1. Start with exercise.A healthy diet is built on a base of regular exercise, which keeps calories in balance and weight in check.
2. Focus on food, not grams.The Healthy Eating Pyramid doesn’t worry about specific servings or grams of food, so neither should you.It’s a simple, general guide to how you should eat when you eat.
4. Cut way back on American staples.Red meat, refined grains, potatoes, sugary drinks, and salty snacks are part of American culture, but they’re also really unhealthy.Go for a plant-based diet rich in non-starchy vegetables, fruits, and whole grains. And if you eat meat, fish and poultry are the best choices.
5. Take a multivitamin, and maybe have a drink.Taking a multivitamin can be a good nutrition insurance policy.Moderate drinking for many people can have real health benefits, but it’s not for everyone. Those who don’t drink shouldn’t feel that they need to start. For more information, read “Alcohol: Balancing Risks and Benefits.”
Use a food pyramid that’s actually based on the latest and best science.
The Healthy Eating Pyramid, adapted from Eat, Drink and Be Healthy, by Walter C. Willett and Patrick J. Skerrett, Simon and Schuster/Free Press, 2005. Copyright 2008, President and Fellows of Harvard College.
We can’t look at a pyramid these days without thinking of food and healthy eating.There was the U.S. government’s Food Guide Pyramid, followed by its replacement, My Pyramid, which was basically the same thing, just pitched on its side.The problem was that these efforts, while generally good intentioned, have been quite flawed at actually showing people what makes up a healthy diet.Why?Their recommendations have often been based on out-of-date science and influenced by people with business interests in their messages.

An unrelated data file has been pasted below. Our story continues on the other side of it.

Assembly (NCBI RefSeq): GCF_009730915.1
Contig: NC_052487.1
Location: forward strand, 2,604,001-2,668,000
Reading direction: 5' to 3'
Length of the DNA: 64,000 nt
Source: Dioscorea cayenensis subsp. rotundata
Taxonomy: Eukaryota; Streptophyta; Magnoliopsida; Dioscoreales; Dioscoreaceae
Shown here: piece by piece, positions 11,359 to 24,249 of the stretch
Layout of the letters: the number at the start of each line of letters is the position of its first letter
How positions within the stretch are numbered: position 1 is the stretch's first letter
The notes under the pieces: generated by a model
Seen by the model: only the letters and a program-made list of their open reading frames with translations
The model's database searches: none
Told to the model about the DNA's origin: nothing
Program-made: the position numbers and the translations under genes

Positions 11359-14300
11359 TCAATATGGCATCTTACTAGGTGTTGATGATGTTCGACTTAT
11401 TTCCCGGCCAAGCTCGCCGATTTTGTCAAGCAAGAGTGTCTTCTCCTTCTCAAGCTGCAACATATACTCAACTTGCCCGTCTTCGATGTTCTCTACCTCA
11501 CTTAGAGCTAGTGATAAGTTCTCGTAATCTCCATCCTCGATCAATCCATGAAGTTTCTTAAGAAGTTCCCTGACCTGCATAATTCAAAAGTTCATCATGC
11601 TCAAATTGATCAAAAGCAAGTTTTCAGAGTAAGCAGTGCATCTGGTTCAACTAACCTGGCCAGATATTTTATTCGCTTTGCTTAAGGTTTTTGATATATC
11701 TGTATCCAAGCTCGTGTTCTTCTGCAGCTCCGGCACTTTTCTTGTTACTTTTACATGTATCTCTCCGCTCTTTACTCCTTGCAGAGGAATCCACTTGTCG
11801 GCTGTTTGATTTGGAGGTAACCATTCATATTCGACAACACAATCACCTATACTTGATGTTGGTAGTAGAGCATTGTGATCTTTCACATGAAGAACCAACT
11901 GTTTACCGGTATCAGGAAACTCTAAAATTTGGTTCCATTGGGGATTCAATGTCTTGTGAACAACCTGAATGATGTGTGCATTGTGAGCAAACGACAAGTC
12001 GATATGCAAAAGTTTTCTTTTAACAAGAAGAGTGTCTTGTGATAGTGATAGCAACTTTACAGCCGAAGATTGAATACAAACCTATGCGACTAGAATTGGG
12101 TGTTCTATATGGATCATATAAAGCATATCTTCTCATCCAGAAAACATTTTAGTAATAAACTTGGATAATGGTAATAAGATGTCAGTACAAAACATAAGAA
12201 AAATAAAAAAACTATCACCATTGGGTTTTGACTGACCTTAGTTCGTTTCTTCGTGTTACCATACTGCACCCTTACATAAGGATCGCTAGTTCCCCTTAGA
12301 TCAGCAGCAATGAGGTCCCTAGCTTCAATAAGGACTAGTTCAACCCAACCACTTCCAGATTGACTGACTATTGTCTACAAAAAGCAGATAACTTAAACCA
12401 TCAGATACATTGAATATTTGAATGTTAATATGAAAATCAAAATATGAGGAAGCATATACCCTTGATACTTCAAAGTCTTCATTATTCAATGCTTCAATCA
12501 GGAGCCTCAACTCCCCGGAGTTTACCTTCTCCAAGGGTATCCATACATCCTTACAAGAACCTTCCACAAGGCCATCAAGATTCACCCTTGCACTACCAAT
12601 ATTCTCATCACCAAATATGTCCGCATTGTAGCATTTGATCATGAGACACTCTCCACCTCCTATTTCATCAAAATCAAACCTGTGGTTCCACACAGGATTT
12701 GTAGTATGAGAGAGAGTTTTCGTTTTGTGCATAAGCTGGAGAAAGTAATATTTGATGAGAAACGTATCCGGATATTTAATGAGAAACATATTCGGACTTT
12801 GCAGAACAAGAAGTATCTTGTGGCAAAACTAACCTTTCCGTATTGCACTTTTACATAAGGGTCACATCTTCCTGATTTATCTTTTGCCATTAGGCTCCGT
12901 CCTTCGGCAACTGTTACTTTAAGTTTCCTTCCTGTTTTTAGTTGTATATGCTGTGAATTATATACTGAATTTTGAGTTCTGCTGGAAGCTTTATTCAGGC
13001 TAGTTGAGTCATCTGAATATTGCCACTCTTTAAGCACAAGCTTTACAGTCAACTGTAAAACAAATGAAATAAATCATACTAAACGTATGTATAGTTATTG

But, there’s a better alternative: the Healthy Eating Pyramid, built by the faculty in the Department of Nutrition at the Harvard School of Public Health. Based on the latest science, and unaffected by businesses and organizations with a stake in its messages, the Health Eating Pyramid is a simple, trustworthy guide to choosing a healthy diet.Its foundation is daily exercise and weight control, since these two related elements strongly influence your chances of staying healthy. The Healthy Eating Pyramid builds from there, showing that you should eat more foods from the bottom part of the pyramid (vegetables, whole grains) and less from the top (red meat, refined grains).
Read more about The Healthy Eating Pyramid.
Download a larger image of The Healthy Eating Pyramid:
The Healthy Eating Pyramid image on this Web site is owned by the President and Fellows of Harvard College. It may be downloaded and used without permission for educational and other non-commercial uses with proper attribution, including copyright notification (Copyright © 2008 President and Fellows of Harvard College) and the URL for The Nutrition Source Web site (http://www.thenutritionsource.org). Any other use, including commercial reuse or mounting on other systems, requires permission of the Department of Nutrition at Harvard School of Public Health. To request permission, please contact us using the form on this Web site.
The aim of the Harvard School of Public Health Nutrition Source is to provide timely information on diet and nutrition for clinicians, allied health professionals, and the public. The contents of this Web site are not intended to offer personal medical advice. You should seek the advice of your physician or other qualified health provider with any questions you may have regarding a medical condition. Never disregard professional medical advice or delay in seeking it because of something you have read on this Web site. The information does not mention brand names, nor does it endorse any particular products.